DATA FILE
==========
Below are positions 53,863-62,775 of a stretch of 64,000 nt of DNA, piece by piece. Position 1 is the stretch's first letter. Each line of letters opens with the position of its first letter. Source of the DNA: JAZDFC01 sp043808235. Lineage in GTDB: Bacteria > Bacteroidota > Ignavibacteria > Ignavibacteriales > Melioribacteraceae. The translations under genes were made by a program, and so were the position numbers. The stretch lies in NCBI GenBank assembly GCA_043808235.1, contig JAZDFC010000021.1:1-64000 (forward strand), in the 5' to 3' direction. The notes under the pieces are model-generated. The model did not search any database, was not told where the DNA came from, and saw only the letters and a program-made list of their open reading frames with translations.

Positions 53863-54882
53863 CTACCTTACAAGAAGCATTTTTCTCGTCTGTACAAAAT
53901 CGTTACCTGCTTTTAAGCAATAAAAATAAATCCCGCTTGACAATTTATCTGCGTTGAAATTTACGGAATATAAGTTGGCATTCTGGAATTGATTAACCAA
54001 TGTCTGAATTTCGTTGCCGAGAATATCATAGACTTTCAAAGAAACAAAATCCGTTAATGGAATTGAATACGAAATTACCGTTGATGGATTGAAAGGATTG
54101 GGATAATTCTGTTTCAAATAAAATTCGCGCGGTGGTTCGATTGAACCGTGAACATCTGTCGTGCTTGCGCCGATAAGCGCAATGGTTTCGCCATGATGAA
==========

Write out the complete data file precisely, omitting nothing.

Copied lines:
Below are positions 53,863-62,775 of a stretch of 64,000 nt of DNA, piece by piece. Position 1 is the stretch's first letter. Each line of letters opens with the position of its first letter. Source of the DNA: JAZDFC01 sp043808235. Lineage in GTDB: Bacteria > Bacteroidota > Ignavibacteria > Ignavibacteriales > Melioribacteraceae. The translations under genes were made by a program, and so were the position numbers. The stretch lies in NCBI GenBank assembly GCA_043808235.1, contig JAZDFC010000021.1:1-64000 (forward strand), in the 5' to 3' direction. The notes under the pieces are model-generated. The model did not search any database, was not told where the DNA came from, and saw only the letters and a program-made list of their open reading frames with translations.

Positions 53863-54882
53863 CTACCTTACAAGAAGCATTTTTCTCGTCTGTACAAAAT
53901 CGTTACCTGCTTTTAAGCAATAAAAATAAATCCCGCTTGACAATTTATCTGCGTTGAAATTTACGGAATATAAGTTGGCATTCTGGAATTGATTAACCAA
54001 TGTCTGAATTTCGTTGCCGAGAATATCATAGACTTTCAAAGAAACAAAATCCGTTAATGGAATTGAATACGAAATTACCGTTGATGGATTGAAAGGATTG
54101 GGATAATTCTGTTTCAAATAAAATTCGCGCGGTGGTTCGATTGAACCGTGAACATCTGTCGTGCTTGCGCCGATAAGCGCAATGGTTTCGCCATGATGAA